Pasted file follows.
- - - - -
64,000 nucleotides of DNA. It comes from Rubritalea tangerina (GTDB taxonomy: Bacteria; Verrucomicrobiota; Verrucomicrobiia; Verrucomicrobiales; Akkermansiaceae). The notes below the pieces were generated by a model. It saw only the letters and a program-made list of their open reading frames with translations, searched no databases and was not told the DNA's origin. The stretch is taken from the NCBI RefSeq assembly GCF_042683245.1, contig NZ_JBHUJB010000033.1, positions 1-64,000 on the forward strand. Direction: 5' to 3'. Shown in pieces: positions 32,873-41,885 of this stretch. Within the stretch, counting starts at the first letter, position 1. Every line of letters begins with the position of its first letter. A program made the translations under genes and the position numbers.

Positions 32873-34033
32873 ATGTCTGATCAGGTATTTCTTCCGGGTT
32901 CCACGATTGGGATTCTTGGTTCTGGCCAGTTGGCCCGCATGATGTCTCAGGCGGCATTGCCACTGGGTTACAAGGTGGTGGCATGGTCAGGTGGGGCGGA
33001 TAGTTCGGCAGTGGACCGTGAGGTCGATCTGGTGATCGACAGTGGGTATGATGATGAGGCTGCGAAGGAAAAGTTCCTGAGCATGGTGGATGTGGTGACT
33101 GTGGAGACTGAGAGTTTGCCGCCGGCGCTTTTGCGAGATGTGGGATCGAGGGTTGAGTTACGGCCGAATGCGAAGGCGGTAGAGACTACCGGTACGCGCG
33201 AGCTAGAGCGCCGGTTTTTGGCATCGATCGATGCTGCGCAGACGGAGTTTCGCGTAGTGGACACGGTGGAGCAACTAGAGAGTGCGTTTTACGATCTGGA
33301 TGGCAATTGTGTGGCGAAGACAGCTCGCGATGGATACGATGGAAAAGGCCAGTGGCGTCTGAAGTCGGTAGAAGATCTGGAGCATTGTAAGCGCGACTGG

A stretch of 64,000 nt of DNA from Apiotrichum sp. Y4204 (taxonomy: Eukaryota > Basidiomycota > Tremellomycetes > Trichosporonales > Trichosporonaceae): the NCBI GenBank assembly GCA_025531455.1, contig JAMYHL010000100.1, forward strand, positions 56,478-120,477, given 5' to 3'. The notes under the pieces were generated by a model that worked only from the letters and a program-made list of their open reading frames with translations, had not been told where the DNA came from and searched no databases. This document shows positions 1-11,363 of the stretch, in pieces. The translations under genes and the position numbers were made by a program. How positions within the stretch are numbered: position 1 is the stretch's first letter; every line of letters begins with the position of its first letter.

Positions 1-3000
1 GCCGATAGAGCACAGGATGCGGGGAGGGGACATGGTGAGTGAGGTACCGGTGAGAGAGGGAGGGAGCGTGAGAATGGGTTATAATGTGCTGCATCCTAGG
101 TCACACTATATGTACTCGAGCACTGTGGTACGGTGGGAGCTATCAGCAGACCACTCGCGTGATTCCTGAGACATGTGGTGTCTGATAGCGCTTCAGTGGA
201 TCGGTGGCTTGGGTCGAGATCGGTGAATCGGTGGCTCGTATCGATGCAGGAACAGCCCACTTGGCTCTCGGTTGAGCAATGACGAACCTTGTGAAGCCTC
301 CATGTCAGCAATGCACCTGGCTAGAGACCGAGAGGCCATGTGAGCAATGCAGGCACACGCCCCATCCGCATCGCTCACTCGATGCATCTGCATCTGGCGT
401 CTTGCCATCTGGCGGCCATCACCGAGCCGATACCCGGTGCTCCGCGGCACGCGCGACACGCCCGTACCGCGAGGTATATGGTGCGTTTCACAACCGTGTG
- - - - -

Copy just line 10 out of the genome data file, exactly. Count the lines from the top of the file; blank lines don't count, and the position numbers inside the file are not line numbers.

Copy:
Positions 1-3000